J visas are visas that are issued for a period of 18 months through approved J visa programs. The J visas aims to bring exchange visitors to the US in an effort to foster international relations. These exchange programs have to be designated by the United States Information Agency. This Exchange Visitor Program is administered by the Office of Exchange Coordination and Designation in the Bureau of Educational and Cultural Affairs. The website of the Exchange Visitor Program has a list of all the programs covered, as well as the eligibility requirements and regulations that govern the J visa. At the end of this exchange program J visas are expected to return to their home country in order to utilize the skills that they have learned in the USA.
Certain organizations (both public and private) are designated as exchange sponsors by the State Department and they facilitate the entry of foreign nationals as au pairs, camp counselors, students, secondary school students, teachers, research scholars, physicians, trainees, government visitor, specialist, interns etc. Each category is governed by specific requirements for eligibility and regulations. All the details of these individual programs are available at the website of the State Department.
Before you can qualify as a J visa holder you have to be accepted in an exchange program by your US based sponsor. The sponsor will then provide you the information necessary for issuance of the J visa.
After the terror attacks of 9/11, US immigration law has undergone many changes and the Immigration and Nationality Act (INA) has extremely specific requirements that govern the issue of J visas to eligible applicants. The consular officer at the consulate or the embassy has to first decide whether you actually qualify for this visa and they usually require you to prove that you intend to stay in the US only for the specific duration of your exchange program, you have enough funds to cover your stay and you can sufficiently demonstrate that you have binding ties to your place of residence which you have no intention of relinquishing. This proof is usually required by the consular officer at the time of your interview for the J visa.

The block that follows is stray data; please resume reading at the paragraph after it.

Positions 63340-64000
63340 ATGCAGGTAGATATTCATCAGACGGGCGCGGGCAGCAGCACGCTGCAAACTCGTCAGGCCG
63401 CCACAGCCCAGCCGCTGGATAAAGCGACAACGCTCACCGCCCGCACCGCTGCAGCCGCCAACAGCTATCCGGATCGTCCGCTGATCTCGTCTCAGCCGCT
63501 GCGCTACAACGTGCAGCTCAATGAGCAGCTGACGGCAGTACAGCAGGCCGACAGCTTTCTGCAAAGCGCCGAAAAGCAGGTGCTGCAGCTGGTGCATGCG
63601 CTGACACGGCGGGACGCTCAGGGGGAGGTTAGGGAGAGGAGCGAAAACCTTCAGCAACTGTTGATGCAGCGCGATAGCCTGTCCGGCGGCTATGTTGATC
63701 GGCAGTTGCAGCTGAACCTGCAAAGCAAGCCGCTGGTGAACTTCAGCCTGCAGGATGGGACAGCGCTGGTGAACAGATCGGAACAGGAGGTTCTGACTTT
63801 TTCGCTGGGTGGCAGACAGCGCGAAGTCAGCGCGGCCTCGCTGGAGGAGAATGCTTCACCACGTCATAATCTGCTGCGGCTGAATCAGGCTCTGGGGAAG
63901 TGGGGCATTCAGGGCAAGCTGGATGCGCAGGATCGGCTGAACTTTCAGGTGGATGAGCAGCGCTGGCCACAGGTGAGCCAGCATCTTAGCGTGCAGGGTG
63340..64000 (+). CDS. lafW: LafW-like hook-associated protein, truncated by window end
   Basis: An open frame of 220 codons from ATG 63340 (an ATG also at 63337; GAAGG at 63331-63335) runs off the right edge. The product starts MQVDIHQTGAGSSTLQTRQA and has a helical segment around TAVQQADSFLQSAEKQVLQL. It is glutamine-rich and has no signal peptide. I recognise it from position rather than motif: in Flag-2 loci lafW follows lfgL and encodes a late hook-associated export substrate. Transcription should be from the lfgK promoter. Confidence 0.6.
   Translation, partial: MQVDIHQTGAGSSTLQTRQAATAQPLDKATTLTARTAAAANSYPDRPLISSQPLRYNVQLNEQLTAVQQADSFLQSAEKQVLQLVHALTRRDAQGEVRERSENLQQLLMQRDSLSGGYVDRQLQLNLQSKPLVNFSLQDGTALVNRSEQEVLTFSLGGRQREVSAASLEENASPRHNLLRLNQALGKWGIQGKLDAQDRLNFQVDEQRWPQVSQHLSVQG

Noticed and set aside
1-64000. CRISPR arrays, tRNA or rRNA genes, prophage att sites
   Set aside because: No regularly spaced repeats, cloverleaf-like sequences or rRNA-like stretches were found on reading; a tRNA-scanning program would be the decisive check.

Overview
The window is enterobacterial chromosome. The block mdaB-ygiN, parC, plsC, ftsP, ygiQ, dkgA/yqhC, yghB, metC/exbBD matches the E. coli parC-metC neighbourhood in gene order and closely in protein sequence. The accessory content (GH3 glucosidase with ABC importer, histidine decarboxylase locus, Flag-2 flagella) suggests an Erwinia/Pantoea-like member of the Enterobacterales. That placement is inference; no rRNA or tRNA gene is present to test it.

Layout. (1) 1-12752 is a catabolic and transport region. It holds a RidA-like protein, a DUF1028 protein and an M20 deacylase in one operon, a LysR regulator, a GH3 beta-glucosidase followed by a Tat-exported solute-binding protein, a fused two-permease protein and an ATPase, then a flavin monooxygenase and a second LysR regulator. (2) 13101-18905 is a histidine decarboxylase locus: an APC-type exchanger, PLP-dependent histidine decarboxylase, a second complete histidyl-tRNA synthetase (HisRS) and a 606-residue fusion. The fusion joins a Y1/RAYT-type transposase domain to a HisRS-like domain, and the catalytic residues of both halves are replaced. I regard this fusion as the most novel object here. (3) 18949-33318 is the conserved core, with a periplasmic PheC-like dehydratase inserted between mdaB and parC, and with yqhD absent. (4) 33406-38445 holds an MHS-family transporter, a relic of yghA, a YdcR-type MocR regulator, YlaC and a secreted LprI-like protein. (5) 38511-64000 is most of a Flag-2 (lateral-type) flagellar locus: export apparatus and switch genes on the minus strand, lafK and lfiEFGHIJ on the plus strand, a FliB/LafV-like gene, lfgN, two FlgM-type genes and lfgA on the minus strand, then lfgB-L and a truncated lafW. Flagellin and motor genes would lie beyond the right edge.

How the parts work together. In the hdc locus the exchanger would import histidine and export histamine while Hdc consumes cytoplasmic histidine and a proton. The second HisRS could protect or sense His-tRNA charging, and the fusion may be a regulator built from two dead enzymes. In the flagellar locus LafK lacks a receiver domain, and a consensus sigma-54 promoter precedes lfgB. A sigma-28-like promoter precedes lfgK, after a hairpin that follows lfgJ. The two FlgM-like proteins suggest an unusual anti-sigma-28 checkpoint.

Documents required for application of a J visa
- Foreign nationals who are applying for a J visa have to submit a SEVIS generated DS2019 form. This form is a certificate of eligibility for Exchange Visitor Status which is generally provided by their program sponsors. All exchange visitors and their spouses and dependants who will be accompanying them will have to be registered in the Student and Exchange Visitor Information System (SEVIS), which is an online system that maintains accurate and current information on non-immigrant students( F-1, M-1) and exchange visitors and their dependents (J-2 visa holders). Your sponsor has to supply this information into SEVIS in order to acquire your DS2019 form. Exchange visitors who are not participating in a US government sponsored exchange program have additionally to pay SEVIS I-901 Fee for each program.
- If you are going as a trainee or an intern on the exchange program and have a DS2019 which is dated after July 19, 2007 you have to also submit a Training/Internship placement plan Form DS-7002 when you are applying for your visa. If your DS2019 is dated prior to this date you don’t have to submit this form.